The good folks in Las Vegas who bring you point spreads are making Philly a major dog in the Super Bowl, but don’t count these Eagles out.
No matter how many times we’ve seen underdogs beat a team that was labeled one of the best ever, we never remember. Just two years ago, I remember reading that the Bucs didn’t have a six pack’s chance in a frat house of beating the Raiders, and you know what happened in that game.
The year before that, it was a perennial pushover with a coach who’d failed in Cleveland and a second-year quarterback taking on the defending champion Rams, the Greatest Show on Turf. That was when New England became the Team Formerly Known as the Patsies.
So here we go again, with one team a prohibitive underdog, a team from the NFC, the NFL’s version of Division I-AA, going against those Patriots.
Don’t believe it. As great as the Patriots are — and they are indeed one of the best teams you’re likely to see in this age of parity — the Eagles have a shot. They do because they’ve already done something remarkable.
They won the NFC in a year when they were supposed to win it, when all the pressure in every game was on them. In the NFC championship game, they had to beat not only Michael Vick, the most athletic quarterback we’ve ever seen, but their own history of three straight NFC championship game losses.
It was a recipe for disaster, a team that was not allowed to lose playing against one that had nothing to lose. No one who hasn’t been in the Eagles’ situation can understand the enormous pressure that they were under and how difficult it was to relax and play their game.
It’s like missing every four-foot putt you’ve tried all day, then needing a four-footer on the final hole to win the U.S. Open. You can say you’re confident, and if you actually do, it’s because you were born without a memory.
The Eagles carried all those missed putts into the stadium with them, lined up against the best rushing team in the league, and didn’t just win, they dominated. No one panicked, no one tried to do too much, no one got out of the game plan. They just played the game they planned to play.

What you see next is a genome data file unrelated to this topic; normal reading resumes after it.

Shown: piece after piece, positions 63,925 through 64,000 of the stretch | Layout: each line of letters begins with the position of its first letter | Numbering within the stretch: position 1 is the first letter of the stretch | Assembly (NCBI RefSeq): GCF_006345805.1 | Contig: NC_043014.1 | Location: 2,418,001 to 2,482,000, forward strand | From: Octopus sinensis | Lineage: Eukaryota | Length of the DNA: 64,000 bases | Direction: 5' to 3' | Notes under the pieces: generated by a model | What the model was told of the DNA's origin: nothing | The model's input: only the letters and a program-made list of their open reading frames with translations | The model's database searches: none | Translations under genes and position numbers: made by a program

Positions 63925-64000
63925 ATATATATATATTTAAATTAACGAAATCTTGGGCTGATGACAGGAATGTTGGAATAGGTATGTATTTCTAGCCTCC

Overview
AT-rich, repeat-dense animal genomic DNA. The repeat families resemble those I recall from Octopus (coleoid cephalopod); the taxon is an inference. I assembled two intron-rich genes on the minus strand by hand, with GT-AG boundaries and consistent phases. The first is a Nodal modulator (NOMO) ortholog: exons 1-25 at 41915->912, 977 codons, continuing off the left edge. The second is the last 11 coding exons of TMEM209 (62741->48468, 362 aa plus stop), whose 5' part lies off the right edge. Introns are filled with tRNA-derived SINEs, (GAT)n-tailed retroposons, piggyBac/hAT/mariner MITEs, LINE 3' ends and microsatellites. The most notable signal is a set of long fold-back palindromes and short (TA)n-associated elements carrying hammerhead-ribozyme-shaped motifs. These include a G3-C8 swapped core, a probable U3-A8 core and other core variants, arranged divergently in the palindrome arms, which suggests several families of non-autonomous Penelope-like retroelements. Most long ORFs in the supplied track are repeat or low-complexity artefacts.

Until Sunday, the experts said that the Philly coaching staff was deficient in big games. But they came with a brilliant defensive scheme designed to shut down Vick and the Falcons’ running game, and they did it. On offense, they faced a front seven that had been one of the best in pressuring opposing passers, and Philly again shut them down, giving quarterback Donovan McNabb enough time in the pocket to read “War and Peace.”
When you can protect the passer and stop the run, you’ve got a chance, I don’t care who you’re playing. The Eagles can do both. They’re got a chance.
And while we’re busy calling Bill Belichick and his defensive coordinator, Romeo Crennel, defensive geniuses, we would do well to look at what Jim Johnson, the Philadelphia minister of defense, has done.
In his team’s first playoff game, he schemed Daunte Culpepper, who passed for more yardage than Peyton Manning this year, out of existence. Randy Moss, who will admit to being the greatest wideout in the history of the species, had no impact on the game.
A week later, Johnson made Vick disappear. In the first half, the Vikings got off a few runs, but in the second half, Vick got nothing. That’s not easy to do, and it shows not just the ability to draw up a game plan, but the smarts to tweak it on the fly, to make halftime adjustments, to plug whatever leaks the other guys find before they let in the flood.
Offensively, the Eagles are just fine, thanks to McNabb and a powerful offensive line. And there’s a chance that in two weeks, they’ll have Terrell Owens back, and he’s a guy who can break a game open.
I’m not saying they’ll win. But I am saying that they’re not the huge underdogs everyone thinks they are. They are by far the class of the NFC. They showed they can stand up under pressure. They have a great defensive coordinator and a hard-hitting defense. They have Brian Westbrook, as versatile a running back as there is. They can stuff the run when they put their minds to it.
They’re in the Super Bowl. They have a chance.
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